Breaking into quantitative finance has become much harder in recent years, as the supply of candidates from academia, engineering and software development wishing to apply their skills in a more lucrative, fast-paced setting has exploded.
However, most of these people have no experience in finance and struggle when applying for jobs in the sector, particularly the jobs in investment banking. For those who have yet to enter the job market, the array of roles in quantitative finance can also seem daunting, which makes preparation during studies a tricky proposition.
There are generally three roles of interest in the quant finance community. They are the quant trader, financial engineer (quant analyst) and a quant developer (quant dev). There are also more recent roles in risk management that make strong usage of quantitative techniques. It is often difficult to become a quant trader straight out of university as the skills necessary take a significant amount of time to develop. Financial engineering (i.e. derivatives pricing) was extremely popular prior to the 2007-2008 crisis, and there is still some demand from investment banks. Quantitative developers are still in very much in demand, though, particularly for individuals well-versed in C++, C# or Java.
One path into quant finance, particularly in the investment banking sector, is via a Masters in Financial Engineering (MFE). Most courses require a solid grounding in undergraduate mathematical abilities, usually gained in a maths, physics or engineering context. The courses provide education in stochastic calculus for derivatives pricing, portfolio/risk management and some software development.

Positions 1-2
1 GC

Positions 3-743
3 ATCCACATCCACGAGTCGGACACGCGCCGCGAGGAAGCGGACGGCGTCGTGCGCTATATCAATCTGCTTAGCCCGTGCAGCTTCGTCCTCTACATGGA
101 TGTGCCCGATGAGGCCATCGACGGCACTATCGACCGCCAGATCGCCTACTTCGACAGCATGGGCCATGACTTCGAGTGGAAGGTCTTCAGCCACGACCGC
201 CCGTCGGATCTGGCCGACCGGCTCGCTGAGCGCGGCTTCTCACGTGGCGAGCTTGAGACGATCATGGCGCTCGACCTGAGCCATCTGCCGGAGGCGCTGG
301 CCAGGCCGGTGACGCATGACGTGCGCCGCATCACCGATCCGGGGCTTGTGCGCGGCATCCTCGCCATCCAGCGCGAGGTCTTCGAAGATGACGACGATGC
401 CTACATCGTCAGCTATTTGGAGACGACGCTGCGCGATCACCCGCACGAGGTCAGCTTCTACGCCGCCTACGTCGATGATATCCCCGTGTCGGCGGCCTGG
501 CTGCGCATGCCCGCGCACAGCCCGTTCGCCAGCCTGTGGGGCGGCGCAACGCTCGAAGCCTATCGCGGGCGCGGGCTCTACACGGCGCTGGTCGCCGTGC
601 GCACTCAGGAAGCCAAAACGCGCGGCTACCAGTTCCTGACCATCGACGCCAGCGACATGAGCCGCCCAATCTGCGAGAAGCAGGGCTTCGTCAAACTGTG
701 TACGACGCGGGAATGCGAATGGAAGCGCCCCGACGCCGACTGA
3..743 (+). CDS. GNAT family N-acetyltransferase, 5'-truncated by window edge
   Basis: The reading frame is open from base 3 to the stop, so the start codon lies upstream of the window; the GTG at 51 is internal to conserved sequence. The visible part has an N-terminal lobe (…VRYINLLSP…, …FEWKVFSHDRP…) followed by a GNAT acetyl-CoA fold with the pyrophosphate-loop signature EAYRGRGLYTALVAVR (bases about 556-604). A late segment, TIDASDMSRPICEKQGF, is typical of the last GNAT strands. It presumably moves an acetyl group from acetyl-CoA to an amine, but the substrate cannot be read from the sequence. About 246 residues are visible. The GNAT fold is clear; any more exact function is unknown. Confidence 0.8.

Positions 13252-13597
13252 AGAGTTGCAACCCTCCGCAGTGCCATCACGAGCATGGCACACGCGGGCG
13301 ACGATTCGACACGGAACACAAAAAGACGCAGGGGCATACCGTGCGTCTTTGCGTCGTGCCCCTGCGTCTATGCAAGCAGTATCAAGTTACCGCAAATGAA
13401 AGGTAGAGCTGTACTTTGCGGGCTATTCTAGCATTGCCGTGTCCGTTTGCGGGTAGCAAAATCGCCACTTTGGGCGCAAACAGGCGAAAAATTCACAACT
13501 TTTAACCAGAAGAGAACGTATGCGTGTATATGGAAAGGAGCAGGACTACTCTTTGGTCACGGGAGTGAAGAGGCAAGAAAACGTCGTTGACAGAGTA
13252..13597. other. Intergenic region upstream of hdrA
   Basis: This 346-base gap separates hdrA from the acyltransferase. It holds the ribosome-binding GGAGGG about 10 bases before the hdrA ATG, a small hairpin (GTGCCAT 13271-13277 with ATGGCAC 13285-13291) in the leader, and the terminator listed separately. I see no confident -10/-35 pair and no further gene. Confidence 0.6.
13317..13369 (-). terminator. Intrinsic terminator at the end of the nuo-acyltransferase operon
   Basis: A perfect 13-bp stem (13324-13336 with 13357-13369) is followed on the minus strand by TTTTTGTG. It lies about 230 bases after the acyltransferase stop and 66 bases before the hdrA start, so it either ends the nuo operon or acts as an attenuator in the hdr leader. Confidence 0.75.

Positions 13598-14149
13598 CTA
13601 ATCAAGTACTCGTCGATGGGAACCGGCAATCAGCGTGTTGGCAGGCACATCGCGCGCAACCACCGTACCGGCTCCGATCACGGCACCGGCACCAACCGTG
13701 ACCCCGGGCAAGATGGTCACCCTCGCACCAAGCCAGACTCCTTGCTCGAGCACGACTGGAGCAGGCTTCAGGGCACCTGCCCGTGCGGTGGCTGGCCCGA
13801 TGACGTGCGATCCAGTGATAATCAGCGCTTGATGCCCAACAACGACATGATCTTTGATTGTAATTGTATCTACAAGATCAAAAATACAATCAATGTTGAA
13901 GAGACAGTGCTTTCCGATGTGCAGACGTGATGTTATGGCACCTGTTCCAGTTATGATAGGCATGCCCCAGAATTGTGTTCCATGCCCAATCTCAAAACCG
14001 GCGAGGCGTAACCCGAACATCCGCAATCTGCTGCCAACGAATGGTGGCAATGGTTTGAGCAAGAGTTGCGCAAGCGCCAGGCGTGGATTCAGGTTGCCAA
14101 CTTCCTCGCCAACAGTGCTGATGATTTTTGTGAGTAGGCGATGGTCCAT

MFEs also provide a good springboard for those wanting to make a career transition. The courses are primarily designed for roles in investment banks as they do not often emphasise algorithmic trading, extensive research skills or programming ability. Some teach C++ or MatLab, but not often to the standard required by banks. The courses also come with a price tag in the region of $50,000, so this also has to be weighed up against future job prospects.
While quant hedge funds still want to employ quant developers to build trading infrastructure and manage data, the skills required for quant trading are not often included on MFE courses. In particular, quant funds tend to pick the ‘best and brightest’ for their quant traders, many of which will have a PhD or similar research degree.
Signals analysis, statistical/machine learning and a deep understanding of computational hardware (for high-frequency firms) are all skills sought by the best funds. These skills can be gained while working through a top-tier mathematically-based undergraduate programme that leads onto further academic research positions.
Note that quant funds are always searching for something new, as this is how they make their money. Therefore, they are not interested in seeing the same old tricks and you will need to stand out or bring something fresh to the table.
Competition is extremely fierce for the top positions, so it is absolutely essential to set yourself apart from the pack. There are a few ways of achieving this. If your heart is set on quantitative trading then developing your own trading algorithms will give you plenty to discuss in interview. Having a prior track record of making money in quant trading always helps too. If you are interested in a financial engineering position then implementing pricing algorithms currently discussed in the literature will help in interviews. For the software developers, contributing to or creating open-source quant libraries is favourably looked upon. Building your own infrastructure for trading/pricing will also allow you to discuss your expertise in software development methodologies.
Michael Halls-Moore is a former quant developer and founder of QuantStart, a portal that advises MFE, PhDs and career-changers on how to break into investment banks or hedge funds. He is author of C++ for Quantitative Finance